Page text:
Chinese characters are the last of the ancient (Egyptian and Sumerian being the others) character forms to stay in use until present day.
Based on pictographs, Chinese characters combine shapes and connotations to form unique, block-shaped characters that carry meaning. Archaeological researchers discovered many such signs carved on earthenware excavated from Banpo Village in Xi'an City and Jiangzhai Village in Lintong. The etchings were carved during the Yangshao Culture Period some 6,000 years ago.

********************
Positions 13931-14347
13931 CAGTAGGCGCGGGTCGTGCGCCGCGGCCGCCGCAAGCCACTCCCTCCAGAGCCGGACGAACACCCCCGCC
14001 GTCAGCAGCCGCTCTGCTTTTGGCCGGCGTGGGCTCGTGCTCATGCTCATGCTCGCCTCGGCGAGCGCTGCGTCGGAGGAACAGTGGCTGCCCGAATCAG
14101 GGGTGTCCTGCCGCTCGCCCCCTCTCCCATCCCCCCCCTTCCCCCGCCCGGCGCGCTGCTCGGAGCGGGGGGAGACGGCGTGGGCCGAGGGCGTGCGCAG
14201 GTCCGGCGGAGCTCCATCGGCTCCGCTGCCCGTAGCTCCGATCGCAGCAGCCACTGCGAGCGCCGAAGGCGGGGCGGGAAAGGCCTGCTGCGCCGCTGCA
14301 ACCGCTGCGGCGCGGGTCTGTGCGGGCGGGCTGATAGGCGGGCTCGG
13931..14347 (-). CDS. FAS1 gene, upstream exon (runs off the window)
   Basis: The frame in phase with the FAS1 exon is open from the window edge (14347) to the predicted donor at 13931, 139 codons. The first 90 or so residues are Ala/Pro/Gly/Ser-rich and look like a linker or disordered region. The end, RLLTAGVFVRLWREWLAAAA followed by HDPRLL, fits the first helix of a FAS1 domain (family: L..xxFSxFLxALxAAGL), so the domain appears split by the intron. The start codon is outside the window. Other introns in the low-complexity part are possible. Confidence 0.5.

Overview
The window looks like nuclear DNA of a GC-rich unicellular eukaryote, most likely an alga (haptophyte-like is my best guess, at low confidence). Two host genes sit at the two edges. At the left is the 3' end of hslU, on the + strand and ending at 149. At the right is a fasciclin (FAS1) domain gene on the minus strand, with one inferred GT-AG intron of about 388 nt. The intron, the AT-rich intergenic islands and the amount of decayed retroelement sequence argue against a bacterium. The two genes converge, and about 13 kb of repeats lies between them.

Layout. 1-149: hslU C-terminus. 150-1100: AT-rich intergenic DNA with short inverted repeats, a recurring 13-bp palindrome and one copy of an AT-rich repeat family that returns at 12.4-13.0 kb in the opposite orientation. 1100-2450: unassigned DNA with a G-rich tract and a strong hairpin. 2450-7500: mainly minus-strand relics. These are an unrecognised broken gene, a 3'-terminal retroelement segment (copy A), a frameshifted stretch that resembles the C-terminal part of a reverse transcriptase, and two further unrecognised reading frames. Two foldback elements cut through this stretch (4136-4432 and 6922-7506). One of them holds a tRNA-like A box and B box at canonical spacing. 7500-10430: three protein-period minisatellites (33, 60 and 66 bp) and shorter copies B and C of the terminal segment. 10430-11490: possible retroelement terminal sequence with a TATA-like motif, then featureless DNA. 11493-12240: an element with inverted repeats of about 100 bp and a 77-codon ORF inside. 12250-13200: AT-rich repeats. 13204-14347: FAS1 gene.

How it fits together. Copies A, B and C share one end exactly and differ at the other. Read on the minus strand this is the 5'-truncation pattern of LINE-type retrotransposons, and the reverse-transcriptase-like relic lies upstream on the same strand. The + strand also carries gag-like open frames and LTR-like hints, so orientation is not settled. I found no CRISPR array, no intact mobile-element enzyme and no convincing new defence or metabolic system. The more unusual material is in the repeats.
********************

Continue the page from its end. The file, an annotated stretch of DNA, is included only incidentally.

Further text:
Several examples of early characters and their modern successors follow below:
Some of the most sophisticated and intricate early characters are represented on tortoise shells and animal bones that date from the Shang Dynasty (17th-11th century BC). These characters closely resemble the item they describe.
The history of Chinese characters is long and rich. While the modern Chinese character list top 60,000, only about 3,000 are commonly used – making learning to read Chinese an attainable goal.